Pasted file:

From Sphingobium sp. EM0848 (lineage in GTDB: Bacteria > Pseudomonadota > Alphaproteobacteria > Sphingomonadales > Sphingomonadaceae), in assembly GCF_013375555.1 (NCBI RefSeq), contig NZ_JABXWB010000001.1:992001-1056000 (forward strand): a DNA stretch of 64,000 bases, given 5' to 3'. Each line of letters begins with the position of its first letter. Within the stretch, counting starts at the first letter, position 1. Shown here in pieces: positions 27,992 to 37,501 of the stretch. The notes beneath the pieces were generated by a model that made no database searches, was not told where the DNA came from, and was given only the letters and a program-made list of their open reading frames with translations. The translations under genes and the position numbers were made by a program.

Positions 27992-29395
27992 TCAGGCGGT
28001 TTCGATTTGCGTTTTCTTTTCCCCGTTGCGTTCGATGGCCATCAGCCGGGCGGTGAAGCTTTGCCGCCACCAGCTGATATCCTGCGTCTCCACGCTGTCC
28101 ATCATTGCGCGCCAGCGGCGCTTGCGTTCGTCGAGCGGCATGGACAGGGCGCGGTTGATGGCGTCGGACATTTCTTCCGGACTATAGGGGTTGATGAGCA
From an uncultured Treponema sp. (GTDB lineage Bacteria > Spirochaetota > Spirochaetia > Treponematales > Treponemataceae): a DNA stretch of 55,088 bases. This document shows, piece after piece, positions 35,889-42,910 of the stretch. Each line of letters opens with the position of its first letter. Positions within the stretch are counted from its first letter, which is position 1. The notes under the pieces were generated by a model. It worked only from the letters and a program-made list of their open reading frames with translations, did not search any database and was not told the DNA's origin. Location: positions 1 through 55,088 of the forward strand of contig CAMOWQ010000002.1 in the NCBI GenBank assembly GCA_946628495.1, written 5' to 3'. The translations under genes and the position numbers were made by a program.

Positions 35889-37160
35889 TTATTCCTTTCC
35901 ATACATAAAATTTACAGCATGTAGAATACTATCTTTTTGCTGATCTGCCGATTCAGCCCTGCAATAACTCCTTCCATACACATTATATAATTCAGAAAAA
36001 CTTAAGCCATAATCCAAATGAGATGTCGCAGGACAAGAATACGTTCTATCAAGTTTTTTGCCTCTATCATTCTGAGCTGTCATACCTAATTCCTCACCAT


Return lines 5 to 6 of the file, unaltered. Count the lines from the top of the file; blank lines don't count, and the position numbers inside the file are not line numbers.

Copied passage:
28101 ATCATTGCGCGCCAGCGGCGCTTGCGTTCGTCGAGCGGCATGGACAGGGCGCGGTTGATGGCGTCGGACATTTCTTCCGGACTATAGGGGTTGATGAGCA
From an uncultured Treponema sp. (GTDB lineage Bacteria > Spirochaetota > Spirochaetia > Treponematales > Treponemataceae): a DNA stretch of 55,088 bases. This document shows, piece after piece, positions 35,889-42,910 of the stretch. Each line of letters opens with the position of its first letter. Positions within the stretch are counted from its first letter, which is position 1. The notes under the pieces were generated by a model. It worked only from the letters and a program-made list of their open reading frames with translations, did not search any database and was not told the DNA's origin. Location: positions 1 through 55,088 of the forward strand of contig CAMOWQ010000002.1 in the NCBI GenBank assembly GCA_946628495.1, written 5' to 3'. The translations under genes and the position numbers were made by a program.